In the early 1940s, while he lived in exile in Los Angeles, Thomas Mann wrote a novella called The Tables of the Law (Das Gesetz). Mann was not the only exile to focus on the theme of receiving the commandments at Sinai. Before he left Germany, Arnold Schoenberg had composed the first two acts of the opera Moses und Aron, and he worked on the third act during his time in Los Angeles. For both men, the Second Commandment, against idolatry (the Bilderverbot), played an important role. Theodor W. Adorno believed that the prohibition against images was the key to understanding Schoenberg's approach to music itself. But it was more than a purely aesthetic issue. Each of these intellectuals claims that the Bilderverbot was central to the contemporary political struggles. In Adorno's mind, not only had the Nazis violated the ban against graven images, but Hollywood's “culture industry” was guilty of the same crime. The industrial production of images was designed to pacify and control the masses. For both Mann and Schoenberg, a return to the Bible through modernist aesthetics could help recuperate myth from its misuse and thus restore a healthy polity.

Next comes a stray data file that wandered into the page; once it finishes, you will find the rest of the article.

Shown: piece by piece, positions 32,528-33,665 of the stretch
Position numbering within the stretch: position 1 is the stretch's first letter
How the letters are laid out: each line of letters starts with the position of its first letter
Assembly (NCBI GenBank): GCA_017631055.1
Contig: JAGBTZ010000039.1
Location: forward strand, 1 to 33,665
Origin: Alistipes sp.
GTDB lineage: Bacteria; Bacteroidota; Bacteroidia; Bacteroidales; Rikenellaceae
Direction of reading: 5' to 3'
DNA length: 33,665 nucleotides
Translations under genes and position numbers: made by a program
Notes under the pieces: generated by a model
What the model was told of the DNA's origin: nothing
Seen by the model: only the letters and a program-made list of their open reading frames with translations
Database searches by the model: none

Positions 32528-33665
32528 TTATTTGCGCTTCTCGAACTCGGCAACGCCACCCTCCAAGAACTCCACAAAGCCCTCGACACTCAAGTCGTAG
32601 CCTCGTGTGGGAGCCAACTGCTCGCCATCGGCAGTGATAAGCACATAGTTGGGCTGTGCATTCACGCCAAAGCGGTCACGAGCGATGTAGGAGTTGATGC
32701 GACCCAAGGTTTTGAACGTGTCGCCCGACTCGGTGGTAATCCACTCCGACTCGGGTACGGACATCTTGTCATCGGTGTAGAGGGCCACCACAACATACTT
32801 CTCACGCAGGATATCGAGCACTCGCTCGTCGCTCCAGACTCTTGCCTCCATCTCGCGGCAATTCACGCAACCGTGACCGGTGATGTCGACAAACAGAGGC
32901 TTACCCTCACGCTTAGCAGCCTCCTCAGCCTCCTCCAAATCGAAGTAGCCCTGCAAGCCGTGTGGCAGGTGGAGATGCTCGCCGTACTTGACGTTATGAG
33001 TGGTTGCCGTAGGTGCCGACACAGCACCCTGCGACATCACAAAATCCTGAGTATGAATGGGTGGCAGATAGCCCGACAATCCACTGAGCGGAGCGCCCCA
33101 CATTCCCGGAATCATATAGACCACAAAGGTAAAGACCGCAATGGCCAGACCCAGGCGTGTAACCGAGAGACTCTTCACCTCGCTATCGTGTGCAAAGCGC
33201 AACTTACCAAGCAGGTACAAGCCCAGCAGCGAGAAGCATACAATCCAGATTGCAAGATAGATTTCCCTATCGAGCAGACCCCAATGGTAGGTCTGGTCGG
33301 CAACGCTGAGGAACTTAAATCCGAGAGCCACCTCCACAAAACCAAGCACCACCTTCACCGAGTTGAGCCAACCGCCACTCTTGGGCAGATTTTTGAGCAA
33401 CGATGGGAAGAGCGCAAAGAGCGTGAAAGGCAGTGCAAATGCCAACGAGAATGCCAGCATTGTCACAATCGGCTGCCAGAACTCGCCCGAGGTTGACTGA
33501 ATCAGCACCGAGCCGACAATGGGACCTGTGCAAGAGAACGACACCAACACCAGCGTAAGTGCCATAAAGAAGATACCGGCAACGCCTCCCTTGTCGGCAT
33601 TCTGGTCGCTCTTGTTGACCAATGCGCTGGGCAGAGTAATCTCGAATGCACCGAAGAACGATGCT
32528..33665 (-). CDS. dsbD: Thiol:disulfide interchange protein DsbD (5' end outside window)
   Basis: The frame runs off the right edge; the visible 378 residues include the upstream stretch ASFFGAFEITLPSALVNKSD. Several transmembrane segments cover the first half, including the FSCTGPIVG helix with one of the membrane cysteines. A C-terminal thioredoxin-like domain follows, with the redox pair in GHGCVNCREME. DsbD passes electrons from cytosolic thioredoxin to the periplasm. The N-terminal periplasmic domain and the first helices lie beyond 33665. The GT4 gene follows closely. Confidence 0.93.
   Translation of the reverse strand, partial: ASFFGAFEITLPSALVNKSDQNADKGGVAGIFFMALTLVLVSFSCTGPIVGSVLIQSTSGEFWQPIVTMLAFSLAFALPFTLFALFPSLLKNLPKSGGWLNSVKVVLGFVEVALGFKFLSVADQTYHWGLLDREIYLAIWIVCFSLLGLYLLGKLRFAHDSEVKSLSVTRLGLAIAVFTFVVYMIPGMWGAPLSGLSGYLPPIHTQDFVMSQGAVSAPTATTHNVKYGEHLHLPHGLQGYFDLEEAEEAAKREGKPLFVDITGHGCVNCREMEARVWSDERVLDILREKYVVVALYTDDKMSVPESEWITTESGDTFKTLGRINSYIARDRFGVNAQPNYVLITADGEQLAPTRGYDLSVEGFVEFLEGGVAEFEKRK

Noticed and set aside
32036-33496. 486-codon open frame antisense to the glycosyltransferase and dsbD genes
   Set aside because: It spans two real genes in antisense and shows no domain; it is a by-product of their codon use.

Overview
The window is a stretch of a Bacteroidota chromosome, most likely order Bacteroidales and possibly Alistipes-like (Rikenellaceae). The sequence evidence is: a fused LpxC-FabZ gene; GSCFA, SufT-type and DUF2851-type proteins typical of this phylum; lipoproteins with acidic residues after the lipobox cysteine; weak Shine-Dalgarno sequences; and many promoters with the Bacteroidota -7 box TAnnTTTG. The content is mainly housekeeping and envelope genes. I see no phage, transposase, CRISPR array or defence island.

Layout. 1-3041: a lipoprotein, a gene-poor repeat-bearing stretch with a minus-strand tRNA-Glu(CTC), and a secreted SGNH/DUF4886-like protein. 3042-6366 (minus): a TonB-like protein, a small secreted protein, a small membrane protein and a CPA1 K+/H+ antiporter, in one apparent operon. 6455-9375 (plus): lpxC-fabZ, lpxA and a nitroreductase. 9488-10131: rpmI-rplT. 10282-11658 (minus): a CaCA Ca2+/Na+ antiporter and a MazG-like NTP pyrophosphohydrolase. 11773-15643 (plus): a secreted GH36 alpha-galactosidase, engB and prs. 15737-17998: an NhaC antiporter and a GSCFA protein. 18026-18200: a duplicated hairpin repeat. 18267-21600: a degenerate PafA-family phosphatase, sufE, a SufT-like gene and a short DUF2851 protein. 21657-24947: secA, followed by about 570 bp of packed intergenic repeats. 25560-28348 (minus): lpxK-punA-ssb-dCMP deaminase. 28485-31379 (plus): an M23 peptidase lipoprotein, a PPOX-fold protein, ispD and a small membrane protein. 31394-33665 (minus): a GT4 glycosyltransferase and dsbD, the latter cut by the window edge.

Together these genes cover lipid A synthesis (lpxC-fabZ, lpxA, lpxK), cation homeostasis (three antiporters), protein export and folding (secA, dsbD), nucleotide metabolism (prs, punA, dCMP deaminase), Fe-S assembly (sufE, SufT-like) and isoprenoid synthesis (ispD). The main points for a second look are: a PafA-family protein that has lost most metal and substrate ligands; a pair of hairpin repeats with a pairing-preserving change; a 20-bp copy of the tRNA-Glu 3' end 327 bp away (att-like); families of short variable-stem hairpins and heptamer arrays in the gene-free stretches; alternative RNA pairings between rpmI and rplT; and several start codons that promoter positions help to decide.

Research Article| February 01 2013
Michael A. Rosenthal; Art and the Politics of the Desert: German Exiles in California and the Biblical Bilderverbot. New German Critique 1 February 2013; 40 (1 (118)): 43–64. doi: https://doi.org/10.1215/0094033X-1812568
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